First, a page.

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MP urges migrant minister probe

Police are being urged to investigate former coalition minister Mark Harper after he admitted employing an illegal immigrant as a cleaner.

Labour backbencher John Mann has written to Scotland Yard commissioner Sir Bernard Hogan-Howe asking for a probe into whether the law was broken.

Mr Harper resigned over the weekend after admitting he had failed to make sufficiently rigorous checks on his cleaner's status. The Tory had been responsible in the Commons for the Immigration Bill - which among other changes seeks to double the fines on employers who recruit illegal immigrants to £20,000 per case.

Prime Minister David Cameron said he accepted the resignation "with regret". Today Theresa May described Mr Harper as an "excellent minister" and dismissed the idea that he had broken the law.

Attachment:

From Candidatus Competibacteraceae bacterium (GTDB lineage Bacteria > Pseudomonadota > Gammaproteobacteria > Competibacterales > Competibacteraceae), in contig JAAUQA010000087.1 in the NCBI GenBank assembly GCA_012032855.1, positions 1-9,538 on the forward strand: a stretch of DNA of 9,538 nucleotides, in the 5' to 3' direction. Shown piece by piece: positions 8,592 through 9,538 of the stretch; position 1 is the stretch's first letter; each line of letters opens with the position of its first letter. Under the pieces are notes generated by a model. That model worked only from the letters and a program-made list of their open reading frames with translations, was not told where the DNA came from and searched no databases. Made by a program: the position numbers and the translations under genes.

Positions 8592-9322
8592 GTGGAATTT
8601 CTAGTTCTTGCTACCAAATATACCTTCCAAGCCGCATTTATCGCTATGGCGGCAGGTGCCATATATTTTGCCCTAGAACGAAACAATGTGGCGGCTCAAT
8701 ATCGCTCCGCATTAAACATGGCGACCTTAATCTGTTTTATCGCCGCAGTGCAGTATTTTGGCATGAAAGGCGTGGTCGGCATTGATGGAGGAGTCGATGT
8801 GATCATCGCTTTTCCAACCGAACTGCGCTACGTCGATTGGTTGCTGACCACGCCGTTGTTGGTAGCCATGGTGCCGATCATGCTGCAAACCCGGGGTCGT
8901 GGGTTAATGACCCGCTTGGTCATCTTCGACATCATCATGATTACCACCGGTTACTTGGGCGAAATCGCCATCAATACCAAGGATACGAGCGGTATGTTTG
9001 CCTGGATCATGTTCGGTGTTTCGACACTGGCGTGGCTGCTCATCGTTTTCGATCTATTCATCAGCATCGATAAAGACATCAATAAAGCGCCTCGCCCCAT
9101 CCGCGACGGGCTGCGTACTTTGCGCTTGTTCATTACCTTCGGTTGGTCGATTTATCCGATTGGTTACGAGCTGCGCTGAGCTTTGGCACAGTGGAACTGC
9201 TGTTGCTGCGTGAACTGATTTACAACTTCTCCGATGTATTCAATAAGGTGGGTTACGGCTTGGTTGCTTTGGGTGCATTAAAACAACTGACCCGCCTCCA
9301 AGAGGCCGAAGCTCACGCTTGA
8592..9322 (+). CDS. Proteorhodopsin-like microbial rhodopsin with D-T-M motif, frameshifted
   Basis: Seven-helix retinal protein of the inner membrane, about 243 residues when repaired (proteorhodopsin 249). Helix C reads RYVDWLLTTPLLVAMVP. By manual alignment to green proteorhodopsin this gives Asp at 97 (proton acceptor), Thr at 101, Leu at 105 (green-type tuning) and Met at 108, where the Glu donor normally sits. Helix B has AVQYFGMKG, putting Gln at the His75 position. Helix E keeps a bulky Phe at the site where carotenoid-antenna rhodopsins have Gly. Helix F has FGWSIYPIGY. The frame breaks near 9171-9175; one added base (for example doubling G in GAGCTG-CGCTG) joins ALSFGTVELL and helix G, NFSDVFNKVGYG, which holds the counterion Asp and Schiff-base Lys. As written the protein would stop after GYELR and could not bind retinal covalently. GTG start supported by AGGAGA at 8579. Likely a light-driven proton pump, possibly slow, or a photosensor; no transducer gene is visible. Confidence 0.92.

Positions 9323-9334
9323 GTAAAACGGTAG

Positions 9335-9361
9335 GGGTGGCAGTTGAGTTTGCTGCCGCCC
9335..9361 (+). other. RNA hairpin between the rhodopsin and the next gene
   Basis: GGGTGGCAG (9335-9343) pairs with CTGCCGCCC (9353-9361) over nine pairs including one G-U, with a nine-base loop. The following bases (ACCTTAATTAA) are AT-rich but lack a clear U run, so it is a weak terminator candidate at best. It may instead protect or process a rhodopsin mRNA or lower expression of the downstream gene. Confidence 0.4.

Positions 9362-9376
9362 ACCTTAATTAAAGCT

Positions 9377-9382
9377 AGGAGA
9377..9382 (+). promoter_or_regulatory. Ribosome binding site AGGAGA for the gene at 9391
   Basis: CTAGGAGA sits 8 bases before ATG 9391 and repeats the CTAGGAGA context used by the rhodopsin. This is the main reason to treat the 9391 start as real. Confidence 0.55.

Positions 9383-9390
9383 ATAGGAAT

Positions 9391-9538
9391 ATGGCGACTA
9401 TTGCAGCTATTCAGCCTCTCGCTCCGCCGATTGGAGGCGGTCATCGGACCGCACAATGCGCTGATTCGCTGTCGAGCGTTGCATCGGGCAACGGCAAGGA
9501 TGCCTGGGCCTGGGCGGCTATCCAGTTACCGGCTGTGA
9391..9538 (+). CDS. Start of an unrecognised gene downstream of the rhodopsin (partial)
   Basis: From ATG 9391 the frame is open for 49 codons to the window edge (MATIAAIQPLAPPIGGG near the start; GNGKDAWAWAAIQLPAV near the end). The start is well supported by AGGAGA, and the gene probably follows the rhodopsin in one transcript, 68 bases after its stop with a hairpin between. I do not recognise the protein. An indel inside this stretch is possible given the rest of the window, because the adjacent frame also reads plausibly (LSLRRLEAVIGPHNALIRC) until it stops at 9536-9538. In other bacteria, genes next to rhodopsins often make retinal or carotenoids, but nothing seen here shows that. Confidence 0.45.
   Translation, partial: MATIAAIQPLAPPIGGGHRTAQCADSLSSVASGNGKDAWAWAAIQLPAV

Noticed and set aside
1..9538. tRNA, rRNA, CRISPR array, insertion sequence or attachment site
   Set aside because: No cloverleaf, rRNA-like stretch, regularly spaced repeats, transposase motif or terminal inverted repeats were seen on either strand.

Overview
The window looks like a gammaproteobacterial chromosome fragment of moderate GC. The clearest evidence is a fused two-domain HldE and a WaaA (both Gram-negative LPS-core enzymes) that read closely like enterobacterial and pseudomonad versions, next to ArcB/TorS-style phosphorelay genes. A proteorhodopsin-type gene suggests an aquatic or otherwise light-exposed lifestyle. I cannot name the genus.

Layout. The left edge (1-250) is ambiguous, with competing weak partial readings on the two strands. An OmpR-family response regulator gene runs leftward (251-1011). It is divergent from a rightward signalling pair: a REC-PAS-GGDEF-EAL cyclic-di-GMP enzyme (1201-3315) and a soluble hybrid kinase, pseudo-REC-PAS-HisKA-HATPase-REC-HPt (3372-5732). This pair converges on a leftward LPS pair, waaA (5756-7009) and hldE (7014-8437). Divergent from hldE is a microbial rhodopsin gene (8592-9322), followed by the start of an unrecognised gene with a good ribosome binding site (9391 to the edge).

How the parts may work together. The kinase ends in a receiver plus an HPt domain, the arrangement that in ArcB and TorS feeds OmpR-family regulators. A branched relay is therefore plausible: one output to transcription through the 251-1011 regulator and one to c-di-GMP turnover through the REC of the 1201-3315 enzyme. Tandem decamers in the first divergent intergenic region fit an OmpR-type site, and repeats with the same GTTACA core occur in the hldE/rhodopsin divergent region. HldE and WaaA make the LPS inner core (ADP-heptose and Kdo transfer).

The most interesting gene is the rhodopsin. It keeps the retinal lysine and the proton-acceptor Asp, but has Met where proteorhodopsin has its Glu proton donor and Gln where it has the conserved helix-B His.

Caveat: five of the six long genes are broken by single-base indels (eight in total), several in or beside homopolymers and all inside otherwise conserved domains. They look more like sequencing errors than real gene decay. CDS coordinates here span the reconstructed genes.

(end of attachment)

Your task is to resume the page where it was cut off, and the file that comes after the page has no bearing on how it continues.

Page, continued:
"Mark has said very clearly that he felt he should hold himself to a higher standard," she told BBC Radio 4's Today programme.

But Mr Mann said: "I have referred Mark Harper to the police as legal experts are suggesting that by employing an illegal immigrant and failing to keep the relevant documents, he may well have broken the law.

"The idea of Harper's resignation being 'honourable' is nonsense.

"As Immigration Minister, he claimed more than £2,000 in expenses from the taxpayer to pay an illegal immigrant to clean his home and iron his clothes.

"I have already called for Mark Harper to reject the £8,000 payoff he can expect after quitting.

"That however is not enough - the case clearly warrants a full police investigation."

The Independent Parliamentary Standards Authority (Ipsa) banned MPs from claiming cleaning of second homes on expenses in 2010, so Mr Harper has not funded cleaning through allowances since becoming a coalition minister.

Asked how Government ministers had come to the conclusion that Mr Harper had not broken the law, Prime Minister David Cameron's official spokesman said: "It was on the clear advice the Government had received from Home Office lawyers."


From Belfast Telegraph